Australian Ethical has launched a new campaign to try to prompt Australians to consider whether they like the idea of their superannuation savings funding the gambling industry.
Australian Ethical research found some of Australia's largest super funds by assets under management are investing Australians retirement savings into the gambling industry.
Australians lose more money to gambling per capita than any other country, $23 billion in recorded gambling losses every year, $14 billion of that going through the pokies.
For example, the largest super fund - the $150 billion AustralianSuper - has an exposure to gambling through its approximately $685 million holding in Woolworths, $619 million holding in Wesfarmers and $255 million holding in Coles.
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An Australian Ethical video produced as part of the campaign named AMP as a super fund that "invests in building pokie machines."
While super funds holding investments in Woolworths, Coles and Wesfarmers might not be surprising, the research found many funds have a more direct exposure to gambling.
Australian Ethical found some of the biggest funds have holdings in companies like Crown and Aristocrat but chose not to name the funds.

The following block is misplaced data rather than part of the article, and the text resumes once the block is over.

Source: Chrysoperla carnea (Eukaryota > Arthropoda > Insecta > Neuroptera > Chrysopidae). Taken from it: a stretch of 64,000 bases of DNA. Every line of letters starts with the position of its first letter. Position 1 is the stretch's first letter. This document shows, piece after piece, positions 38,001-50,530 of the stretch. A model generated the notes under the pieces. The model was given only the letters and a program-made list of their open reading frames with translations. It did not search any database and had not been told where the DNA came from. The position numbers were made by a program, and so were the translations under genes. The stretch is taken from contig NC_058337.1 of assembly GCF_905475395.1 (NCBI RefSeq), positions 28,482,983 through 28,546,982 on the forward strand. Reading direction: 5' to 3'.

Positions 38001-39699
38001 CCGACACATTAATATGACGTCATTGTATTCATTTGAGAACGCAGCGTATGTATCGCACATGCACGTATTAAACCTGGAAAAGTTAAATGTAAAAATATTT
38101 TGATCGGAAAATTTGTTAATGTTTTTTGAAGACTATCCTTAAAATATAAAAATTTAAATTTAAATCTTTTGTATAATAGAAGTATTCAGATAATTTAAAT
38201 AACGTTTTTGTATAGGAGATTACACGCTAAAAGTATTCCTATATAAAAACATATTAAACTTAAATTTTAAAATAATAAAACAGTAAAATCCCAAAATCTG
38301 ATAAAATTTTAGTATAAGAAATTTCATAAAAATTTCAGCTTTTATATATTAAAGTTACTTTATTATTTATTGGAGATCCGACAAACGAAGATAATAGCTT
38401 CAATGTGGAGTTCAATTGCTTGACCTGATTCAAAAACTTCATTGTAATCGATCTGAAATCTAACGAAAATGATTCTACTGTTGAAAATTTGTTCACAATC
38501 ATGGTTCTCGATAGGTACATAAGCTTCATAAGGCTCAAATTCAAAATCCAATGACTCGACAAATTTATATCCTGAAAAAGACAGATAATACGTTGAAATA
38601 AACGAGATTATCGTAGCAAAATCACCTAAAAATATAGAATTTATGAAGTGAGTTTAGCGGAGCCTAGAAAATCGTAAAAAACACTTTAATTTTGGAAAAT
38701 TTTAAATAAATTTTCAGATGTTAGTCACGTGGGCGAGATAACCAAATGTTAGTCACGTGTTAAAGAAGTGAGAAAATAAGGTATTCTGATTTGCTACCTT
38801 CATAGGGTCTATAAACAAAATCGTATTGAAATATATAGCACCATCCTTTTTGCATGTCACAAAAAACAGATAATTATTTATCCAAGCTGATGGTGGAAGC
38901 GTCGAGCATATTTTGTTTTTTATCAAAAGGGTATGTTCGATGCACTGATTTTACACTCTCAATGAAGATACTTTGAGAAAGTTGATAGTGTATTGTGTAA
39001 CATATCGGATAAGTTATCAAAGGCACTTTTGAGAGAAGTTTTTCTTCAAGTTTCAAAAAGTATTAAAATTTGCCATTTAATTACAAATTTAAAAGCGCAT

Australian Ethical wants to see more super funds divesting from gambling companies for this reason, and has launched a new public information campaign to cast a spotlight on the negative impact gambling can have on families and communities.
"Superannuation contributions are mandatory, but every Australian has the choice to decide where this money is invested," said Stuart Palmer, Australian Ethical head of ethics research.
"Gambling is a big social issue, and Australian Ethical strongly questions why the savings of hard-working Australians are being funnelled into industries such as gambling that are responsible for the erosion of savings and general welfare."
Research conducted by the Responsible Investment Association of Australia showed that 86% of millennials and 73% of baby boomers want their super funds to invest in responsible companies and 90% of investors in general believe that fund managers should "police" corporate behaviour.
Palmer points to this as evidence there is public will for super funds to be more transparent about their investments.
"At Australian Ethical, our ethical charter restricts investment in goods or services which cause unnecessary harm to people - such as pokies. Or in companies that entice people into financial over-commitment," he said.
"However, not all super funds take the same stance and it is very difficult for people to find out where and how their super money is being invested."